Negotiator Toolbox: Using E-Mediation to Resolve Disputes

E-mediation has become an increasingly common and convenient format for resolving disputes. Before you dive in, consider what makes the process different and how to prepare for it.

By PON Staffon / Mediation

e-mediation

The Problem: You want to hire a mediator to help you resolve a conflict that you’re having with an individual or a company, but meeting face-to-face would be difficult. Perhaps you and the other party are located in different geographic areas, or social-distancing guidelines are keeping you apart. Maybe your dispute originated in an online transaction and you’ve never even met. Or perhaps one of you feels threatened or intimidated by the other party and is reluctant to meet in person.

The Tool: In the late 1990s, various start-ups began offering e-mediation services to organizations and the general public. The companies developed a roster of trained mediators whom they would assign to facilitate dispute resolution online, primarily through e-mail. Online mediation services are now offered across the globe, both by service providers and increasingly by individual mediators, writes Noam Ebner in a chapter in Online Dispute Resolution: Theory and Practice (Eleven International Publishing, 2012). Though companies often use online mediation to resolve high-volume, long-distance conflicts (such as disputes between eBay customers), the range of disputes being mediated online has expanded to include workplace and family conflicts involving people who live in the same area. E-mediation became the de facto form of mediation during the Covid-19 pandemic when it became unsafe to meet in person. 


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Operating Instructions: As with traditional mediation, disputants choose to engage in e-mediation voluntarily and are typically assisted by a neutral third party. In e-mediation, the role of technology is often likened to a “fourth party” in the process, write Jennifer Parlamis, Noam Ebner, and Lorianne Mitchell in a chapter in Advancing Workplace Mediation Through Integration of Theory and Practice (Springer International Publishing, 2016). Originally, e-mediation was conducted primarily via e-mail and the telephone, but it has increasingly migrated to videoconferencing and online platforms, where real-time chats are sometimes used. E-mediation ranges from being completely automated, with technology guiding disputants through the process of sharing information and reaching agreement, to being led entirely by a trained mediator. When hiring a mediator, look for someone who is trained in technology-aided mediation and has a strong understanding of e-mediation practices and procedures, including which online mediation software to use when.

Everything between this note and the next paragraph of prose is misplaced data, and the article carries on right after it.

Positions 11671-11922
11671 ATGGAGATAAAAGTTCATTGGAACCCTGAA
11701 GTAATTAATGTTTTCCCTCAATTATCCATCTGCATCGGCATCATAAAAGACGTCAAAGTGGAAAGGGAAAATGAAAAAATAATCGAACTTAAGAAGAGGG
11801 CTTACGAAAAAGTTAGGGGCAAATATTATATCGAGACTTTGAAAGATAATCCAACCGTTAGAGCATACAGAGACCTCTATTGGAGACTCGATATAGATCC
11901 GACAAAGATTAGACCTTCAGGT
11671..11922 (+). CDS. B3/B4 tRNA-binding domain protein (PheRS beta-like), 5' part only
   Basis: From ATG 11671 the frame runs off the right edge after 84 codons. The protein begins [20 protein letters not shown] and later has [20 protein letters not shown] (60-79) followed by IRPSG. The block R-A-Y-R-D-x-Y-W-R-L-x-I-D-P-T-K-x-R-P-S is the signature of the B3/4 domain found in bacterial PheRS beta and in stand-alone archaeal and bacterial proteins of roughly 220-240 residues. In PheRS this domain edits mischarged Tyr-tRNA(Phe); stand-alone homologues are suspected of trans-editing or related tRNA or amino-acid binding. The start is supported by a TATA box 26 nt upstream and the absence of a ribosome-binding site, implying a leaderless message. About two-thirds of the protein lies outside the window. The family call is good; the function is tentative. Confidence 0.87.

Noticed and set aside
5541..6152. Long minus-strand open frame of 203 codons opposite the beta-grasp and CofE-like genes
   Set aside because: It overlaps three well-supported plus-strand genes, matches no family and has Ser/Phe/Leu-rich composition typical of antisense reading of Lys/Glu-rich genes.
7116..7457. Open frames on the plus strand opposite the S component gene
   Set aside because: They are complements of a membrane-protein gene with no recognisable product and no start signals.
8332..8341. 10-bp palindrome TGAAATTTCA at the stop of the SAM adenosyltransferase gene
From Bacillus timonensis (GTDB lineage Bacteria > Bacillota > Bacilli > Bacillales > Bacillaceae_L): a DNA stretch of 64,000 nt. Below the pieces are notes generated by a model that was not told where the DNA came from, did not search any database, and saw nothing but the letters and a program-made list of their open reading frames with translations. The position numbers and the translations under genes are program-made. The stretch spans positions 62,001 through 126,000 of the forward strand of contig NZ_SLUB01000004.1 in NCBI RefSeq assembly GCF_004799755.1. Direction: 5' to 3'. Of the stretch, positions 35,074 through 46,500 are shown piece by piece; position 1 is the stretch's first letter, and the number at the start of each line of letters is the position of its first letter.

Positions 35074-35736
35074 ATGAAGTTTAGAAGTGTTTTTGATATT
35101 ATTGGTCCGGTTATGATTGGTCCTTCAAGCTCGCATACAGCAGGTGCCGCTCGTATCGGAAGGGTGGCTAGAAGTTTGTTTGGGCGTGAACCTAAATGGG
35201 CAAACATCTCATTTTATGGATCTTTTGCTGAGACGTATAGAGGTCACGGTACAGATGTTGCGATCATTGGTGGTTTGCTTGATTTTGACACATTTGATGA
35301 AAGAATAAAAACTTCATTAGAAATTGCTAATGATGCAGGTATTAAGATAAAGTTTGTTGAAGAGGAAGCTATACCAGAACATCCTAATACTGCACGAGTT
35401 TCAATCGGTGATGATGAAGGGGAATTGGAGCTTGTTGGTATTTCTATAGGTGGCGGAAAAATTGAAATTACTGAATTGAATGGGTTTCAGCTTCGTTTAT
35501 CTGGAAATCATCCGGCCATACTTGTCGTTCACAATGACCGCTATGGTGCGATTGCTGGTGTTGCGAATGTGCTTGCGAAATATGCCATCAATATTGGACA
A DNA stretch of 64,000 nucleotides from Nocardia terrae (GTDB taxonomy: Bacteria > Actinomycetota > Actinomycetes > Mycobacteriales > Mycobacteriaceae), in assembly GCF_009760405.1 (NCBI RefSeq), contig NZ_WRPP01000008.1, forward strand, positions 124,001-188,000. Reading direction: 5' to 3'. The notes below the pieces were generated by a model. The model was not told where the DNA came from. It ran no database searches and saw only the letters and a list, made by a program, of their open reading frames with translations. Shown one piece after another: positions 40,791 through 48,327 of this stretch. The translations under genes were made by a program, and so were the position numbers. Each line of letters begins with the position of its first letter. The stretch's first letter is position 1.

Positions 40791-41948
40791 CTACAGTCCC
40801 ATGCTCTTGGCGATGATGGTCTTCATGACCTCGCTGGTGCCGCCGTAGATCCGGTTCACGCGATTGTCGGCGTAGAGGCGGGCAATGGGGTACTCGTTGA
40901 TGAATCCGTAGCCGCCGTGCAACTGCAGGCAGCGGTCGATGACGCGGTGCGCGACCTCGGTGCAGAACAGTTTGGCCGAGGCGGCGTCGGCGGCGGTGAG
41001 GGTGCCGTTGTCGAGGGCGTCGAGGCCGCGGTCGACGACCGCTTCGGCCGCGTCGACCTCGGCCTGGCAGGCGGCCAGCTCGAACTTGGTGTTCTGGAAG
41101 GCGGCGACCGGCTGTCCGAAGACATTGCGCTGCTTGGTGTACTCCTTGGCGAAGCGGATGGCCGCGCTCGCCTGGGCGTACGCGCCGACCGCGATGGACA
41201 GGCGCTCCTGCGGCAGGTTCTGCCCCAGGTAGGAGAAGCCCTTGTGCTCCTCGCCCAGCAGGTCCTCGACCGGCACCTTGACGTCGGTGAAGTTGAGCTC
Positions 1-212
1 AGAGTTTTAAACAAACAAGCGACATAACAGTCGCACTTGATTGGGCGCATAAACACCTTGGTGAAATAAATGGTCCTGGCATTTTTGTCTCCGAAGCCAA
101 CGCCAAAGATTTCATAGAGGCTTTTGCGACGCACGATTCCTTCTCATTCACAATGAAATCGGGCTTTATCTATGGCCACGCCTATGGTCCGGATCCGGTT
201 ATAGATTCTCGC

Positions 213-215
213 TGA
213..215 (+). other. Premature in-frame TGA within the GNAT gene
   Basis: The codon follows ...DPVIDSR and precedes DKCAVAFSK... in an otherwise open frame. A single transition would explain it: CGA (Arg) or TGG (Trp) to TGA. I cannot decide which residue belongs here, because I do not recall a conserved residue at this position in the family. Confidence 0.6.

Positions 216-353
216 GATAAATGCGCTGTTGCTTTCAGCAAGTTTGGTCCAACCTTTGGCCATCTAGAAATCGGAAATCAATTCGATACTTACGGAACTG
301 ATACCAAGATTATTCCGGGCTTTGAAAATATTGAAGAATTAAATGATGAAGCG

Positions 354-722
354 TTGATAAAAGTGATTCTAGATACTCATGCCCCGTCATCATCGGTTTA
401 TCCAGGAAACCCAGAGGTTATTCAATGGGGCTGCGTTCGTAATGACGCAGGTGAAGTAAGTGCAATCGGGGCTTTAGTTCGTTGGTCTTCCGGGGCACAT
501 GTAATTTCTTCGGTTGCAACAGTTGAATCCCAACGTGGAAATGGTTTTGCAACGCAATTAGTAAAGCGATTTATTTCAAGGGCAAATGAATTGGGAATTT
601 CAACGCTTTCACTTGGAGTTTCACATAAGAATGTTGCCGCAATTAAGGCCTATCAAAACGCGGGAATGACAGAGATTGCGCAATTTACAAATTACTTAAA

What it Can Do: Research on e-mediation has found it to be an effective means of resolving disputes, Ebner writes. E-mediation offers convenience, allowing parties to participate at a time that works for all parties, without the hassle and expense of travel. E-mediation can be conducted at a slower pace than real-time conversations, as the process can be easily paused online. As such, e-mediation allows mediators and participants to carefully craft their responses and strategy rather than needing to react in the moment to statements. At the same time, e-mediation may also shorten disputes by reducing scheduling difficulties. When conducted via e-mail or other text-based tools, mediation can level the playing field between disputants who tend to naturally dominate discussions and those who are more reserved. In one study by Katalien Bollen and Martin Euwema of the University of Leuven, Belgium, subordinates mediating a dispute with a superior were significantly more satisfied with technology-supported mediation than with traditional face-to-face mediation. Mediators may also behave differently when leading negotiations online than they do in person. In one study, mediators reported using a more directive, problem-solving approach in e-mediation than in face-to-face mediation as a result of their attempts to maintain the momentum of long-distance talks.

Safety Warning: Disputants who engage in e-mediation need to remember that videoconferencing formats lack the full range of body language, facial expressions, and communication signals we have access to when we meet in person. E-mail, of course, is an even more “impoverished” communication medium, lacking visual and verbal cues. E-mediation can be prone to misunderstandings and may also lack the rapport and warmth of face-to-face talks. Because e-mediation can be dehumanizing, parties may be tempted to abandon it entirely when frustrated. Ebner recommends discussing the potential limitations of online formats up front and referring to them throughout the process. By doing so, parties may be less likely to blame each other when difficulties arise. In addition, it is wise to toggle between communication media throughout the process, choosing the format best suited to the task at hand. In the early stages, parties can take time to get to know each other and build rapport on video calls. Later in the process, they may want to exchange information or the details of offers via e-mail, or pick up the phone when they need quick clarification. 

What have your experiences with e-mediation been like?